This post kind of got delayed, it was probably supposed to happen on Tuesday.
Anyways I feel like everything has raced by this past week. I thought for 2 hours that yesterday was Monday. It’s just moved so fast with so many different than the norm things going on.
Basically this blog is about the one thing I get advised the most on is my speed. In fact this weekend I even got a speeding ticket. I have had comics tell me I am too slow, I have had club owners and bookers tell me I am too fast. Recently I have realized that they are both right.
Comics tell me I am slow but that’s just looking at it one joke at a time some jokes I inadvertently stall in because they work and I try and milk more laughs out of them instead of moving quicker and getting a bigger laugh. It’s hard sometimes because when you get laughs you think how can I get more laughs in this joke than I do how can I get less laughs but a better response. My joke about self checkout is a prime example. I used to just drag out the doing math part of the joke, it worked but my weekend with J. Chris Newburg he said I should move faster through it that they get it you don’t have to keep going with it. The result is that bit works so much better because I just get to the point and end it.
Club owners have advised me to slow down. This seemed more logical to me when I heard it because I do talk fast. Mainly because my social anxiety tries to minimize silence. Sometimes I don’t give people a chance to respond. I had club owners tell me Thursday they would love to see me slow down because unlike comics they see my set as a whole not individual jokes. I took this advice and started trying to implement it.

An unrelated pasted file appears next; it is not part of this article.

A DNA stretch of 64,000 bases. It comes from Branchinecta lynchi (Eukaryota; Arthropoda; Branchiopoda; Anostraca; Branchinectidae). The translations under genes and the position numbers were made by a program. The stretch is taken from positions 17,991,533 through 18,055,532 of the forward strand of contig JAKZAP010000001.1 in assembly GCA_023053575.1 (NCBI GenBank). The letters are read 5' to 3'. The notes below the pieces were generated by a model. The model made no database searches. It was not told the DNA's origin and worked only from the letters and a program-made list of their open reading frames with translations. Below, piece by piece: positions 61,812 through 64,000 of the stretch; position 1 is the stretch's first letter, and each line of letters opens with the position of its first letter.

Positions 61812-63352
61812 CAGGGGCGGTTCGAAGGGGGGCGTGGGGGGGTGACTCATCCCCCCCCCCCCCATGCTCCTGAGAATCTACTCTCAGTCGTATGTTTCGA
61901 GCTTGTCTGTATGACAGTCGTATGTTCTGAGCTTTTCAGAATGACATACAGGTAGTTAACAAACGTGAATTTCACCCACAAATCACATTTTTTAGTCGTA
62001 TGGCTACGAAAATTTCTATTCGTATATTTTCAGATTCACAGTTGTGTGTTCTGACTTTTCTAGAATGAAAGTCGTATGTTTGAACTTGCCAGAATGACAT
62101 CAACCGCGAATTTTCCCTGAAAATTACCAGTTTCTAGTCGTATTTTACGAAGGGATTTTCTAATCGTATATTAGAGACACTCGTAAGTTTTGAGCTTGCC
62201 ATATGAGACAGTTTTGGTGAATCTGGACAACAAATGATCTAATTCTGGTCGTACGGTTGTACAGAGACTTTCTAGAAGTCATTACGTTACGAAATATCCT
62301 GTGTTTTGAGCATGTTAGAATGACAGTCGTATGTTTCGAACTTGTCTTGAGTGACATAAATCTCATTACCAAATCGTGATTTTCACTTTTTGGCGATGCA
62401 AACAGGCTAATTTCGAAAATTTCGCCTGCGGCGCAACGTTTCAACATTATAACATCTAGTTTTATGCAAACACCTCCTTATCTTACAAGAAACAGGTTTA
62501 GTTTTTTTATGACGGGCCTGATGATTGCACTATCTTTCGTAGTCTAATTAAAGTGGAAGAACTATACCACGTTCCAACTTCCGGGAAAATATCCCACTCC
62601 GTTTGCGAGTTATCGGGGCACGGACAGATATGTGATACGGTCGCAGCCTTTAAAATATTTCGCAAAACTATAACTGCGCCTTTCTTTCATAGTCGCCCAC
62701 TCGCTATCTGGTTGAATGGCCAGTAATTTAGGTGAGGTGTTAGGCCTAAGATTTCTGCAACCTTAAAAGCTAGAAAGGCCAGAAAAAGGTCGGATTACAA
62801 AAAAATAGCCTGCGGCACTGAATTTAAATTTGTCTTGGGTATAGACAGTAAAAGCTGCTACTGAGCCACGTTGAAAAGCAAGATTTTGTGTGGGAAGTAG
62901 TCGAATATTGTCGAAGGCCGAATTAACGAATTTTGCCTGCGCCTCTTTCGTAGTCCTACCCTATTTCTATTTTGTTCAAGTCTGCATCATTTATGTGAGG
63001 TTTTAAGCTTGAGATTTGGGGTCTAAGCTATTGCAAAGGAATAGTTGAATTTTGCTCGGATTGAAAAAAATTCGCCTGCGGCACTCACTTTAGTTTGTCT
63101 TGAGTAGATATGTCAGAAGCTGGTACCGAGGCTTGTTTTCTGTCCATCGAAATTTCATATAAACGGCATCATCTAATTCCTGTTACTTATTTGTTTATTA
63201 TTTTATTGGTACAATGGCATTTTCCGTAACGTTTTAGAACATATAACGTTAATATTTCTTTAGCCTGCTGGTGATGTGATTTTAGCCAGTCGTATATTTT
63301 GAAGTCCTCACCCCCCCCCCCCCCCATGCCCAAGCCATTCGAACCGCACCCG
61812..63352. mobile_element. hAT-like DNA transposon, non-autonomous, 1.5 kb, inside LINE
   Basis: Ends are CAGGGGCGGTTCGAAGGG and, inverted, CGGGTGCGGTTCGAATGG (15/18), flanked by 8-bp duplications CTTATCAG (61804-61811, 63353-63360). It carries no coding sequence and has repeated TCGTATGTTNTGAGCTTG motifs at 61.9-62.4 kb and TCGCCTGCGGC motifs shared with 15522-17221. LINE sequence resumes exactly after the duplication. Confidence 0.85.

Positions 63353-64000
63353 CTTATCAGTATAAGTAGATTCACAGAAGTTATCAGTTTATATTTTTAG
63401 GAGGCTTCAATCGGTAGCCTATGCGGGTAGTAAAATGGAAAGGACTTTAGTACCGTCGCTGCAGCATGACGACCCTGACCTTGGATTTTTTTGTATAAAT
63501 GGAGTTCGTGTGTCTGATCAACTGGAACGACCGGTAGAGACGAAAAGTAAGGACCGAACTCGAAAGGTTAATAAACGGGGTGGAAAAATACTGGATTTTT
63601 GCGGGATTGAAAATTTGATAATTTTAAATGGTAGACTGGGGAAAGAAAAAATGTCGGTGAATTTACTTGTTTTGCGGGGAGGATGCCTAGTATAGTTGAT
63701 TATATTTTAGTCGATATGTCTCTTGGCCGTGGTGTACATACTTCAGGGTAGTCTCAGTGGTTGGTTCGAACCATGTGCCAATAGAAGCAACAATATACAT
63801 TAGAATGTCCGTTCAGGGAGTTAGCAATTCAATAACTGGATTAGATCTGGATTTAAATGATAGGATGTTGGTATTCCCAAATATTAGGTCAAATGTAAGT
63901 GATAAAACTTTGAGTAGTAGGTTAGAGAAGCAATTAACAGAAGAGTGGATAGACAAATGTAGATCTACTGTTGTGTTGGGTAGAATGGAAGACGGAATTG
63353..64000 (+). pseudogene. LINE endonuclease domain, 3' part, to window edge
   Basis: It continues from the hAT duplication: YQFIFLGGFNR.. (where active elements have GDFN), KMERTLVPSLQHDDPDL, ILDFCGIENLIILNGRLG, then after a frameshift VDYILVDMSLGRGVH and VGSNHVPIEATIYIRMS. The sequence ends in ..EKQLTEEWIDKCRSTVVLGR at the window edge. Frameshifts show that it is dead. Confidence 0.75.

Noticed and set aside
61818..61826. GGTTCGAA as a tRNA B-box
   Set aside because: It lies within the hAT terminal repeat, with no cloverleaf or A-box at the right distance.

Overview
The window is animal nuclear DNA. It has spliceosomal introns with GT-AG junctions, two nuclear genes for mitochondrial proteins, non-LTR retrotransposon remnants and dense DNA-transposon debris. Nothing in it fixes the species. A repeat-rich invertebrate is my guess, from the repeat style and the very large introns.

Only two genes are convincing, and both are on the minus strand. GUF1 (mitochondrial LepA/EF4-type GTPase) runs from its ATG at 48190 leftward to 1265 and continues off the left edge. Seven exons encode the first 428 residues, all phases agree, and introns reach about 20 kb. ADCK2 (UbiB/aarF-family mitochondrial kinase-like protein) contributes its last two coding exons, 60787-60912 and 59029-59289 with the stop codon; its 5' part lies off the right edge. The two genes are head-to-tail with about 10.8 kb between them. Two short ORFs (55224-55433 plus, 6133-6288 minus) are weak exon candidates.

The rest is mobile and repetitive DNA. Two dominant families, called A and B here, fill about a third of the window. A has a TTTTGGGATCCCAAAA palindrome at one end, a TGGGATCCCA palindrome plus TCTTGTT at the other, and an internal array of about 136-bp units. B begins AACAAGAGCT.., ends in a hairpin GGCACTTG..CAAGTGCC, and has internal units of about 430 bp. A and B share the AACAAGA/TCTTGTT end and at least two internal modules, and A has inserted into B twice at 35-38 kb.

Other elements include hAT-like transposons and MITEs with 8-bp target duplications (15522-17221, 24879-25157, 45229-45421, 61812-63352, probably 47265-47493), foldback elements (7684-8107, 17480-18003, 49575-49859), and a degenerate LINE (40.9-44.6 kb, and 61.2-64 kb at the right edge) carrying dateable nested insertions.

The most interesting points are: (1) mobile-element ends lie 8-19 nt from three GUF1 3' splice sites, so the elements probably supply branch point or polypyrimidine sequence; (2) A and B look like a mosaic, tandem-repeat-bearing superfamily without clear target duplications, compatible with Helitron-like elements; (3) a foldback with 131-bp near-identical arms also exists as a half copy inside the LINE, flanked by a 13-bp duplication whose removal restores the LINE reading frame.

This past weekend I featured in Paris with Keith Terry from Arkansas. I tried slowing the pace of my set but trying not to linger in a joke. Initial results were overwhelmingly positive. I did 25 because of show time constraints but I was happy to know I had a few more jokes I could’ve done and made 30. The crowd in Paris could not be anymore friendly and positive, LMAO comedy has done a great job cultivating an audience that fills the room nicely every 2 weeks. I can’t wait for the weekend to try to pace myself again at Backdoor.
Today is father’s day and I am just waking up from a night of comedy that included shots, killing, bombing, recording and reconsidering. I have been thinking about how I have wanted to write this blog for the past 12 days. I think I will practice discretion because my dad is not one that likes this facebooking/posting all of their business online generation we have become.